Marie Cusick is StateImpact Pennsylvania's Harrisburg reporter at WITF. Her work regularly takes her throughout the state covering Marcellus Shale natural gas production. Marie first began reporting on the gas boom in 2011 at WMHT (PBS/NPR) in Albany, New York. A native Pennsylvanian, she was born and raised in Lancaster and holds a degree in political science and French from Lebanon Valley College. In 2014 Marie was honored with a national Edward R. Murrow award for her coverage of Pennsylvania’s natural gas industry.
The state Department of Environmental Protection has scheduled three hearings for the public to weigh in on proposed changes to regulations for the oil and gas industry.
Since 2011, the DEP has been revising its Chapter 78 regulations, which govern drilling. The draft rules have gone through a number of changes. Most recently, after Governor Wolf took office, the department proposed more changes relating to waste management, noise, and stream setbacks.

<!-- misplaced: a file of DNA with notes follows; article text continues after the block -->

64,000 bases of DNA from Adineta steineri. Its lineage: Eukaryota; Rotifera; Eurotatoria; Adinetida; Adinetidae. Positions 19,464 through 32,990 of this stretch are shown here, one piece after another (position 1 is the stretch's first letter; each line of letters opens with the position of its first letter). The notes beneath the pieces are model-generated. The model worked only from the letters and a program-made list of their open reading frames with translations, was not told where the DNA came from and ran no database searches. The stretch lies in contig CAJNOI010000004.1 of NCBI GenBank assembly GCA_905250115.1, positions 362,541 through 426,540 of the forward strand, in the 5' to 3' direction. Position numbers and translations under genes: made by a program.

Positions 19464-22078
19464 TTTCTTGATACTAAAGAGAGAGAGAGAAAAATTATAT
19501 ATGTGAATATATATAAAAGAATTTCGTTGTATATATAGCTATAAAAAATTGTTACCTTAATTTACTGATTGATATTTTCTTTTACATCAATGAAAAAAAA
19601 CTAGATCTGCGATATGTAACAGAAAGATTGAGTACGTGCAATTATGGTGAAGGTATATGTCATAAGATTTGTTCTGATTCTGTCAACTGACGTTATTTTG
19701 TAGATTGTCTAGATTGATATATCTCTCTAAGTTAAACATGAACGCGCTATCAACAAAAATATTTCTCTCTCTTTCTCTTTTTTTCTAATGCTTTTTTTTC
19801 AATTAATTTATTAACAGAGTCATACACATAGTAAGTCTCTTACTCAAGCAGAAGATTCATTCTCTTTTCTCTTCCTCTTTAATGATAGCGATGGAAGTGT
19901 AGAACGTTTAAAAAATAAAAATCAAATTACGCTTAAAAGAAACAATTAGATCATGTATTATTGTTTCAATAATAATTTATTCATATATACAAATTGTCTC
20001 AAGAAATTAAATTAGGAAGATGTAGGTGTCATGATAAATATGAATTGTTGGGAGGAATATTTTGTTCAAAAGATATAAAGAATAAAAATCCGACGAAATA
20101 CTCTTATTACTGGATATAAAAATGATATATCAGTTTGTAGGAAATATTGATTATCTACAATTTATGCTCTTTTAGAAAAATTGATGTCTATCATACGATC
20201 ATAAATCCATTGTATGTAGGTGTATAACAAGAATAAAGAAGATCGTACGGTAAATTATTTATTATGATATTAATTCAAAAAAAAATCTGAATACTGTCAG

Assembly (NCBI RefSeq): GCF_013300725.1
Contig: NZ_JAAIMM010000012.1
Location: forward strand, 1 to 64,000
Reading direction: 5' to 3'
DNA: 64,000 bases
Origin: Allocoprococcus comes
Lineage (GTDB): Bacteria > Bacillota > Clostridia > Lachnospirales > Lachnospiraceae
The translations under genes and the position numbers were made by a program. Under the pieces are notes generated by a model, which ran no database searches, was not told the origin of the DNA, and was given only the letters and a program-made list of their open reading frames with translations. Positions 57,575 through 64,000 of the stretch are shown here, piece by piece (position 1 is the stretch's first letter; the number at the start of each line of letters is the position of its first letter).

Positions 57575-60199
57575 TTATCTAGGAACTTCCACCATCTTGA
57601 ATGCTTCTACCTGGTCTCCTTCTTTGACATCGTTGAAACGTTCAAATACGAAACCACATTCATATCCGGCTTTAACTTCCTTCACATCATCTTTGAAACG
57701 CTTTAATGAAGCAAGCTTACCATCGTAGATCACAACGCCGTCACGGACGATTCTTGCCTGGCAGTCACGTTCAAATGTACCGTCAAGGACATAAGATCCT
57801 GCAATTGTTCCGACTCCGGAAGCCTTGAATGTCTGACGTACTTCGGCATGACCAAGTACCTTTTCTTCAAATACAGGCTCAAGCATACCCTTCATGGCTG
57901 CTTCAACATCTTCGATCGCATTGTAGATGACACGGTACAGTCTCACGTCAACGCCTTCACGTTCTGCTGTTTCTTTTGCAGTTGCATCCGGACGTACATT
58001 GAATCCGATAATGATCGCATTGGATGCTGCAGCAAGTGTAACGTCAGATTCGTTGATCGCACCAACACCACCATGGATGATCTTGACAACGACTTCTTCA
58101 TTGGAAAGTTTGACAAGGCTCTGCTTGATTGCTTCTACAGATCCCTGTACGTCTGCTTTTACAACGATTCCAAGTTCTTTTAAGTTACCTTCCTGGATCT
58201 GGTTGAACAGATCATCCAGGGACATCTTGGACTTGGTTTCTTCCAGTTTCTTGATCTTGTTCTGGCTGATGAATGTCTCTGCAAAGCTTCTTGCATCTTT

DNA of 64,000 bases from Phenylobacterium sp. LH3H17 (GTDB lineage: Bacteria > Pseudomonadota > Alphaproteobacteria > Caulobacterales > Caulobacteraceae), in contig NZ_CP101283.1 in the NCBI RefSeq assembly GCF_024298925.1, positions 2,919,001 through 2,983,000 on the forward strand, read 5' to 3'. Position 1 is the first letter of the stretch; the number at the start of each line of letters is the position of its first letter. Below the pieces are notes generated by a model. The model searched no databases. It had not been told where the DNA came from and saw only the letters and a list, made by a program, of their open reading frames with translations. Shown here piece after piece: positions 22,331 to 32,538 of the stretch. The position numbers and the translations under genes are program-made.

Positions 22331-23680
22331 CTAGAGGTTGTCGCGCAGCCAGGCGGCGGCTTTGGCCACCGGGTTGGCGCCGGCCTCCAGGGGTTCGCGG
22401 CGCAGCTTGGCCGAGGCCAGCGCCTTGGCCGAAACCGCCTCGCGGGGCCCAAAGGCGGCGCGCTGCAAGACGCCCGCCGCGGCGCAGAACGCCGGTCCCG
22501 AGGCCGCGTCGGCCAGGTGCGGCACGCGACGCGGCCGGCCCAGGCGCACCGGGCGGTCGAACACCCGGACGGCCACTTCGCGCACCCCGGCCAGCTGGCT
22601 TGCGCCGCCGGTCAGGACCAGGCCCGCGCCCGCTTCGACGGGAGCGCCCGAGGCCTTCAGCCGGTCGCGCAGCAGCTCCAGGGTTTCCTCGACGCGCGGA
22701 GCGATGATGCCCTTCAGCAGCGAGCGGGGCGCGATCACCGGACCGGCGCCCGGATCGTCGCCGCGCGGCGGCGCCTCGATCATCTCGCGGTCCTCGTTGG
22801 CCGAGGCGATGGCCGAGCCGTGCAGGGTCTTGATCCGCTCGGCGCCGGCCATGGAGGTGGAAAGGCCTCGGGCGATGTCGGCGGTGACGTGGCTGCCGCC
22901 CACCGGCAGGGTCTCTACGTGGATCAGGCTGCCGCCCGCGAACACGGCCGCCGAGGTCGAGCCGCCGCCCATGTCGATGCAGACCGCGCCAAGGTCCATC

Dominion Resources' Cove Point terminal in Maryland is currently being converted from an import facility to an export terminal to ship Marcellus Shale gas to Asia.
Reversing a trend that has lasted more than half a century, the federal government predicts the U.S. will become a net energy exporter within 15 years, as the shale boom increases the production of crude oil and natural gas.
In its Annual Energy Outlook, the U.S. Energy Information Administration (EIA) says advanced technologies are reshaping the nation’s economy. The outlook includes predictions to 2040 and assumes a business-as-usual trend, with current laws and regulations going unchanged.